NATO calls Russia ‘largest and most direct threat’ – WSB-TV Channel 2

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MADRID – (AP) – NATO said Wednesday that Russia is the “most significant and direct threat” to the peace and security of its members and pledged to strengthen its support for Ukraine, even though that country’s leader chastised the alliance for not doing more to help him defeat Moscow.

The condemnation of the military organization was not entirely surprising: its leader had earlier said that Russia’s war in Ukraine had created the biggest security crisis in Europe since World War II. But it was a sobering about-face for an alliance that a decade ago branded Moscow a strategic partner.

Created some 70 years ago to counter the Soviet Union, NATO held its summit in Madrid in a world transformed by the invasion of its neighbor by Russia. The war has prompted the alliance to pour troops and weapons into Eastern Europe on a scale not seen in decades and has pushed Sweden and Finland to seek the security of NATO membership.

The two formerly non-aligned nations were officially invited to join on Wednesday, as General Secretary Jens Stoltenberg said the war had brought “the biggest overhaul to our collective defense since the end of the Cold War”.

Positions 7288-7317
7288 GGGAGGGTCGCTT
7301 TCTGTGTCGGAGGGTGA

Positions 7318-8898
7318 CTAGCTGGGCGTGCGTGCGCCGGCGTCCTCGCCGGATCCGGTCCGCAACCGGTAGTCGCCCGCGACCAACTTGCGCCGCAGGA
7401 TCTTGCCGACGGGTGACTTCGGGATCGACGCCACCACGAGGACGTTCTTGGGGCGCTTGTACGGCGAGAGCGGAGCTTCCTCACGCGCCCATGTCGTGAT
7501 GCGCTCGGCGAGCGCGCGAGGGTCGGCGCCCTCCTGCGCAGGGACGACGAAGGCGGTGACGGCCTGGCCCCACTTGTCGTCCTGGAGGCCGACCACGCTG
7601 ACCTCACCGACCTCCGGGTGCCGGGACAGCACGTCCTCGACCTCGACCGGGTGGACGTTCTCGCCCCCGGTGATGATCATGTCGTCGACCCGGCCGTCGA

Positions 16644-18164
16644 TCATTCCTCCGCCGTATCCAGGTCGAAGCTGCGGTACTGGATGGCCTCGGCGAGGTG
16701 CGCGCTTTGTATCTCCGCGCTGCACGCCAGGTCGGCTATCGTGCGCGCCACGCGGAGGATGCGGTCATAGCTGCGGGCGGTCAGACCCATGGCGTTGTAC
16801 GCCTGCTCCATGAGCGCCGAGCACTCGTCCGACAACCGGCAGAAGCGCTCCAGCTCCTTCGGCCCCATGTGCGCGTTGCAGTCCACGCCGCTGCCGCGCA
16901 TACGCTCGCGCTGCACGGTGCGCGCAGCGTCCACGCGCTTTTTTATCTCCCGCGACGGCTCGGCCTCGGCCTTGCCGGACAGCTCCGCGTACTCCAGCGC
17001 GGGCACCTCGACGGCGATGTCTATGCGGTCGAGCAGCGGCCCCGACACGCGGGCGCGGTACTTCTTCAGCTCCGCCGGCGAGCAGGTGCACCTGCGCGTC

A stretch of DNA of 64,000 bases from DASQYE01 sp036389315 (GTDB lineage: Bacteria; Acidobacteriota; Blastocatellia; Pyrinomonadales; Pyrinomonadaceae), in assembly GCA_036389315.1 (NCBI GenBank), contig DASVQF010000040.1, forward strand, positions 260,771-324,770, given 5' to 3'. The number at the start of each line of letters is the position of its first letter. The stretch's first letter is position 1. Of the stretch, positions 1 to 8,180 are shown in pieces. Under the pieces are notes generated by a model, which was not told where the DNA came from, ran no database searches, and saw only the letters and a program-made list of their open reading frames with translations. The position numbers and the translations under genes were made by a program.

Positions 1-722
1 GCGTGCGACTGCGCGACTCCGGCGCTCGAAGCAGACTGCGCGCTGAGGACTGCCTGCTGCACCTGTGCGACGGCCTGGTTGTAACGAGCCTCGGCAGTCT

But Ukrainian President Volodymyr Zelenskyy has lamented that NATO’s policy of openness to new members does not seem to apply to his country.

“NATO’s open door policy shouldn’t be like the old Kyiv metro turnstiles, which stay open but close when you approach until you pay,” Zelenskyy said via video link. “Hasn’t Ukraine paid enough?

He also called for more modern artillery systems and other weapons and warned the leadership that they must either give Kyiv the help it needed or “face a delayed war between Russia and yourselves.” “.

“The question is who is next? Moldova? Or the Baltic? Or Poland? The answer is: all,” he said. “We are deterring Russia to prevent it from destroying us and destroying you.”

Zelenskyy acknowledged that NATO membership is a distant prospect. Under NATO treaties, an attack on any of the 30 members would trigger a military response from the entire alliance, so it is trying to strike a delicate balance, letting its nations arm Ukraine without triggering a direct confrontation with Russia with nuclear weapons.

At the same time, NATO has moved quickly to ensure its members are protected, dramatically increasing military strength along its eastern flank, where countries from Romania to the Baltic states are worried about future plans for Russia.

It plans to increase the size of the alliance’s rapid reaction force nearly eightfold, from 40,000 to 300,000 troops, by next year. Troops will be based in their home countries but dedicated to specific countries in the East, where the alliance plans to stockpile equipment and ammunition.

US President Joe Biden, whose country provides the bulk of NATO’s military power, promised the summit would send “an unequivocal message… that NATO stands strong and united”.

“We are stepping up. We are proving that NATO is more needed now than it has ever been,” Biden said. He announced a large increase in US military presence in Europe, including a permanent US base in Poland, two more Navy destroyers based in Rota, Spain, and two more F35 squadrons in the UK.